Process Improvement
August 7, 2019

Procedural Debt: What is it and Why Should you Care?

The term 'technical debt' has been an established part of the software engineering industry for 20 years. It describes the series of short-cuts and trade-off's that have been taken over time in order to get a software product 'out the door' quickly, but ultimately slow the project down as these short-cuts start to create problems and complications for the project over the longer term.

It is a statement of liability, just like the more traditional use of the word 'debt'. It is the price you will have to pay in the future for the quick-wins you had today. And like financial debt, it comes with an interest bill. The cost of replacing a quick-fix or stop-gap measure with a quality solution increases as time goes by, as the detailed understanding of the problem fades from memory or people move to other job roles or organisations. It is the ticking time bomb that most business managers should be aware of.

While the software engineering industry has analysed this phenomenon extensively with a view to controlling it - comparatively little has been done in the business operations world, even though exactly the same thing happens. Instead of building up technical debt, your business operations build up 'procedural debt'. And just like the other forms of debt, it can become a crushing limitation if not controlled.

What is procedural debt?

The concept of procedural debt is that there is a cost to taking short cuts (intentional debt) or making mistakes (unintentional debt) and that the cost of not dealing with these short cuts and mistakes will increase over time. No single item, or even small collection of items, inflicts a material cost. However, over time the number of items build up to be a significant cost, and crucially, the cost of fixing each item has increased as the knowledge required to fix it efficiently has faded or left the organisation.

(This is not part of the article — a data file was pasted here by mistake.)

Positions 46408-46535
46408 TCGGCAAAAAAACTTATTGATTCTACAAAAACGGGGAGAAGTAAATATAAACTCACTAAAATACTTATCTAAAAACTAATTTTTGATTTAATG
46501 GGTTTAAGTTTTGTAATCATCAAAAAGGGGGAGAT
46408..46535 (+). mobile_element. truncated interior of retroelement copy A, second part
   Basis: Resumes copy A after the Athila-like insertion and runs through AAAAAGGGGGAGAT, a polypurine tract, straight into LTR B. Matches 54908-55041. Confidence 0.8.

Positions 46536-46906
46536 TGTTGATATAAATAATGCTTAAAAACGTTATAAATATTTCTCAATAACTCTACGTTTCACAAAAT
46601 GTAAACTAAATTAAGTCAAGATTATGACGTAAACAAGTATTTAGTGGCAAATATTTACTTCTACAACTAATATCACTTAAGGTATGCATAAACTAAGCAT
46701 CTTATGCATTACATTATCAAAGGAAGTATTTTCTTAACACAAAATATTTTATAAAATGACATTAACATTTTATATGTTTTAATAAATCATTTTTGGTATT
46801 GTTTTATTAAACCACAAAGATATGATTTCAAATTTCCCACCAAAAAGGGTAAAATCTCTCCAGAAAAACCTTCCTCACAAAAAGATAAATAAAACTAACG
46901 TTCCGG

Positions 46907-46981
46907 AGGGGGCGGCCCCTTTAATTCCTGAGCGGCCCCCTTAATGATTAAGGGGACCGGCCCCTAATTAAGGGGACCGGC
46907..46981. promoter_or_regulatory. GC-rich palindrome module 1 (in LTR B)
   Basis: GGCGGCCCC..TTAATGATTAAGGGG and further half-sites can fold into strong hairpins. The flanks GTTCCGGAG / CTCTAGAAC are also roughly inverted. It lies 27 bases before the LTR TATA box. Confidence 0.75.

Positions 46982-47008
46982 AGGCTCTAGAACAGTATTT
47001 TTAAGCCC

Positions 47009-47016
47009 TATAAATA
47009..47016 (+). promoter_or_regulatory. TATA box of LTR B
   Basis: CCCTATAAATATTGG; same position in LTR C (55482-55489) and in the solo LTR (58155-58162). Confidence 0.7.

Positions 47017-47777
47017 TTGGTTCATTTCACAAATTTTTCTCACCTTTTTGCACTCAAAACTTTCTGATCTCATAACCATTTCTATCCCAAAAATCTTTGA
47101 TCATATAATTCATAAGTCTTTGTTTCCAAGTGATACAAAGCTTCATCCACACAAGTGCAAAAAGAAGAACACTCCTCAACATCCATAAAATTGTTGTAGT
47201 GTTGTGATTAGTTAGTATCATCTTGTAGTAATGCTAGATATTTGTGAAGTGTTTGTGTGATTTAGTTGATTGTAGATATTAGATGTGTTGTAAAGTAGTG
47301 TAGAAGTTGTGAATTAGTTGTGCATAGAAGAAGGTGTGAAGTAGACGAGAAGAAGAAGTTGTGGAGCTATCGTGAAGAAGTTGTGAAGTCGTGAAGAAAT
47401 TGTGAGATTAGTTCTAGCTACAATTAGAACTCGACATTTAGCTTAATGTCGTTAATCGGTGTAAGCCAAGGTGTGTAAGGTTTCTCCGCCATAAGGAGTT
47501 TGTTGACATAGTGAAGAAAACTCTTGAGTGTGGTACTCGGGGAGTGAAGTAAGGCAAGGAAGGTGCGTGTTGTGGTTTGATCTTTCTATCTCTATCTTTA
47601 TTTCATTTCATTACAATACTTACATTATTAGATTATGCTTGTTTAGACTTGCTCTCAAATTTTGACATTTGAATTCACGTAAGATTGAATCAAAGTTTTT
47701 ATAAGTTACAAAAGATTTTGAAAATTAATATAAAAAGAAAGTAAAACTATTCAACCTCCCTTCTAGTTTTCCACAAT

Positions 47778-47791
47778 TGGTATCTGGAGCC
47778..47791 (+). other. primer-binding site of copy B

Why should I care about it?

Like financial debt, procedural debt has a cost associated with it. With financial debt we know how much it would cost to pay off a debt today and we can calculate how much interest we will have to pay in the future. Procedural debt however is more difficult to quantify. We don’t really know how much debt we have taken on – you may have taken on a lot of unintentional procedural debt – and you may still be taking it on without knowing it. And we can’t quantify how much it is really costing us – how much interest we have paid so far, what the total cost may be in the future if we don’t take care of it today. There is a lot of uncertainty surrounding procedural debt:

But we know it when we see it.

We find ourselves in environments where it is difficult to change established processes, but competitors seem able to change quickly. It is hard to find someone who really understands the details of how a process works. Or when key personnel are away, everything slows down or stops. There are errors in the data key processes produce, or, even if we cannot point to specific errors, we lack confidence in the outputs. We dread being asked to provide accurate documentation for the process, or to test if it is a genuinely repeatable process. Conversations that refer to compliance obligations from regulators are carried out in hushed tones or avoided. You get nervous when the auditors (internal or external) show up to examine how your part of the business operates. When business volumes grow, we find ourselves having to hire more and more people to perform all the manual work that has built up around the process.

Procedural debt is something we easily recognise if we care to look for it. The cost of (inevitable) change in the business just seems to be a lot more expensive and slower than it should be.

So where does procedural debt it come from?

Here is a list of the most common sources of procedural debt in our experience from working with clients who are working to automate their business processes. They are aware of procedural debt, and are taking steps to reduce or remove it from their business. This list is based on their experiences and reflections:

  • Failure to recognise an accumulation of gradual change - managers who have been in a business for a long period of time fail to notice the many small changes that have occurred and the process that is in place today is not only different from the one they 'cut their teeth on', but is now more complicated and more effort than it was in the past.
  • Quick fixes - in order to respond to a sudden change in business needs or practices, a quick fix will be implemented to a process. This might take the form of manually adjusting a spreadsheet at a certain point in the process, or manually excluding specific lines of data from a source system. In the following months, this "fix" is repeated, until it is considered "part of the process". This happens in large organisations when the cost of getting a proper fix in place is high due to the need to engage IT departments and change application software.